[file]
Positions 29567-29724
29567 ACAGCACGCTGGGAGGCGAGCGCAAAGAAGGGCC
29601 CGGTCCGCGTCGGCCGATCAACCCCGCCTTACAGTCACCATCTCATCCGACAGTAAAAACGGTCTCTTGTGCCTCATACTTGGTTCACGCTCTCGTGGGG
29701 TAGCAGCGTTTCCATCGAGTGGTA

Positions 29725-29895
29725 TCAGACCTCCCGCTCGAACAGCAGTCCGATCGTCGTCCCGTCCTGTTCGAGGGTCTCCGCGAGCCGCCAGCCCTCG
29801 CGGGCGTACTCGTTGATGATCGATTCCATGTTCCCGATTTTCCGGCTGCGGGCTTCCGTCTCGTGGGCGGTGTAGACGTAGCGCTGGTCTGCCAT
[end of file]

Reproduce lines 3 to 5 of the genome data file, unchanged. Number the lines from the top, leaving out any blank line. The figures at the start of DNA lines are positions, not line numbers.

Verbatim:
29601 CGGTCCGCGTCGGCCGATCAACCCCGCCTTACAGTCACCATCTCATCCGACAGTAAAAACGGTCTCTTGTGCCTCATACTTGGTTCACGCTCTCGTGGGG
29701 TAGCAGCGTTTCCATCGAGTGGTA

Positions 29725-29895